Media reports also indicate that the finance ministry is seeking the IMF’s approval to revise downwards the tax revenue target for this year, which was set on projected tax revenues and not the actual collection in 2018-19 — the difference being Rs318bn.

Since 2018, there has been a continuous and increasing decline in manufacturing, which fell by 7pc in August from 6pc recorded over the previous two months. This reflects the initial risk of an industrial crisis gathering adverse trends in the economy, which may make the achievement of the growth rate of 2.4pc difficult, say an eminent economist. As companies cut back production, non-performing loans of banks have shot up to Rs788bn.

Increasing production and supplies remains a key problem in boosting exports. Whatever efforts the commerce ministry may make, exports cannot grow as per expectations until an exportable surplus is available, says Commerce Secretary Sardar Ahmad Nawaz Shukhera. Briefing the National Assembly’s Standing Committee on Commerce and Textiles on Oct 29, he also stressed that exports would remain uncompetitive owing to duties on raw materials or individual goods.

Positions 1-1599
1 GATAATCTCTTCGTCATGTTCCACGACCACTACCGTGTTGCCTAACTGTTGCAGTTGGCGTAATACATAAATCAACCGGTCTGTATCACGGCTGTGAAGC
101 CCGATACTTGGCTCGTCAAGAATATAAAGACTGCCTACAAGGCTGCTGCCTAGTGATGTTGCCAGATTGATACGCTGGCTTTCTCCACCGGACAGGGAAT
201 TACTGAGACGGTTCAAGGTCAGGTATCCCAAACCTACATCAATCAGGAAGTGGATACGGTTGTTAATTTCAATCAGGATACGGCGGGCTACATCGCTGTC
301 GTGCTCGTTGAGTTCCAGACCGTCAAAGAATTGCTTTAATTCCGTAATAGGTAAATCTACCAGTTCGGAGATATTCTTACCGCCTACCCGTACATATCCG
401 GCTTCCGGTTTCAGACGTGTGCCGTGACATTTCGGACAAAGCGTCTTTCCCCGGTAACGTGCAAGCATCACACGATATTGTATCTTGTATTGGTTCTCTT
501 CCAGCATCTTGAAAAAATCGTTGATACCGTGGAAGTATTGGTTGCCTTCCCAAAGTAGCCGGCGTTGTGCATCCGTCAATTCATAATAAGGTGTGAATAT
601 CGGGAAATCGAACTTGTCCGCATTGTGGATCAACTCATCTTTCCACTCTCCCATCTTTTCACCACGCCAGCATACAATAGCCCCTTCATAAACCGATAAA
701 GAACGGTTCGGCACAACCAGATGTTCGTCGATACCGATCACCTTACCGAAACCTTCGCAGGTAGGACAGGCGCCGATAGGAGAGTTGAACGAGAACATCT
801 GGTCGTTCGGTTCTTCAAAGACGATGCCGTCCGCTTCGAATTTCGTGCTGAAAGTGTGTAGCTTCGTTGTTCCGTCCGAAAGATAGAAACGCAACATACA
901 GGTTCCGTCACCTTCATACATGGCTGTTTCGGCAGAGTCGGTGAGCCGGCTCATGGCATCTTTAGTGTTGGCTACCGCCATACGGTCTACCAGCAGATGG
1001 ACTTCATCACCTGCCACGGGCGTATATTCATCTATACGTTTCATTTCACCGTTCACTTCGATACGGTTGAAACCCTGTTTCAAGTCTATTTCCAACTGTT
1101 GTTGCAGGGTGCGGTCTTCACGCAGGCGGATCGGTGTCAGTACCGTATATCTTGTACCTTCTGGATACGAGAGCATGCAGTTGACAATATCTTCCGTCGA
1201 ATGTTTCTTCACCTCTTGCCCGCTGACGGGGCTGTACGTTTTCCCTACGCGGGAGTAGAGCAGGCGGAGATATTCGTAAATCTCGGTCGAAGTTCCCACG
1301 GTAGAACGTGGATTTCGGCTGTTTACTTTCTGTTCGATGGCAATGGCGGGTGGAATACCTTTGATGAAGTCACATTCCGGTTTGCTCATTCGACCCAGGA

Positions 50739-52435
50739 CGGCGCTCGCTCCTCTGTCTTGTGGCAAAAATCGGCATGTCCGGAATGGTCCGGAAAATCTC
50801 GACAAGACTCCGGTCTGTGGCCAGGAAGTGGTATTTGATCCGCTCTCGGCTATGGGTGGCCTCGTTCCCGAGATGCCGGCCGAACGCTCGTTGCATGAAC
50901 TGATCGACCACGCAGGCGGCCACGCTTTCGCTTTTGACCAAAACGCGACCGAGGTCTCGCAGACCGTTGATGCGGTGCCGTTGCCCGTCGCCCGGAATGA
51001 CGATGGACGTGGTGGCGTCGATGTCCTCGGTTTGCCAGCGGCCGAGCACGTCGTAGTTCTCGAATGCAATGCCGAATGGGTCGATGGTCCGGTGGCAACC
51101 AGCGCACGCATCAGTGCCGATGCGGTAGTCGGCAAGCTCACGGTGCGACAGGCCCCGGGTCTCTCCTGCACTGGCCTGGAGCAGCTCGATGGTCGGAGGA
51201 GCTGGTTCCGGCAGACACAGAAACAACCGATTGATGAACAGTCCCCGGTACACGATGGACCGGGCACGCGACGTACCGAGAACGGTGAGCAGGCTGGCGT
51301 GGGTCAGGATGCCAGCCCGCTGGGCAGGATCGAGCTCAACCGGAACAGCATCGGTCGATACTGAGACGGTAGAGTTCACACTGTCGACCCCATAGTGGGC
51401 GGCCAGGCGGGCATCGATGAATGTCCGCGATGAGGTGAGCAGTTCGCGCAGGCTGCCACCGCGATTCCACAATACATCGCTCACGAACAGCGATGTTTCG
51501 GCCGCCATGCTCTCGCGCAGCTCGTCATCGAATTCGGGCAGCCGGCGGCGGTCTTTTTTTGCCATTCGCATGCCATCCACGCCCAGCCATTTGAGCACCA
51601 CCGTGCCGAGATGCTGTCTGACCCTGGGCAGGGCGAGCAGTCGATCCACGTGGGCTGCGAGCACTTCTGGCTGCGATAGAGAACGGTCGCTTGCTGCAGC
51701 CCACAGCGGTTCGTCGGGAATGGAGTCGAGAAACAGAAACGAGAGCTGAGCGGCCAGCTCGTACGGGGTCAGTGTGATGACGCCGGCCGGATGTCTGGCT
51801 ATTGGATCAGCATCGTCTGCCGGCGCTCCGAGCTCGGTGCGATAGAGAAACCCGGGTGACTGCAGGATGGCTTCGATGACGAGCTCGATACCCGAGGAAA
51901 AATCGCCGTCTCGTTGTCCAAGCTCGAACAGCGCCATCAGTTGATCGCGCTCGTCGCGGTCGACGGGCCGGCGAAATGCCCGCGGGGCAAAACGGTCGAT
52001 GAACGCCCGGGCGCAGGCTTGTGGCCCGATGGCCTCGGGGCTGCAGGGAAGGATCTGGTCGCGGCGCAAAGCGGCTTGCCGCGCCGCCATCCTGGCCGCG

An interesting feature unique to 2018-19 was that capital formation at current prices was remarkably higher at the level of local bodies as opposed to the performance by the two other tiers of bulging governments. GFCF generated by local bodies was Rs45.40bn, followed by the federation (Rs15.8bn) and the provinces (negative growth of Rs29.19bn).

At current prices, government savings were negative 5.5pc against those of non-government (including public-sector enterprises) at 9.8pc, which too was lower than 10.35pc a year earlier. Public-sector investment fell to 4pc from 4.8pc.

The widening, prolonged gap between local production/supplies and domestic demand has produced many macroeconomic imbalances: trade, current account and fiscal deficits as well as unsustainable debts. Sooner rather than later, the first priority of the government should be to increase domestic savings, investments, production and capital formation to improve the fundamentals of the economy.

Published in Dawn, The Business and Finance Weekly, November 12th, 2019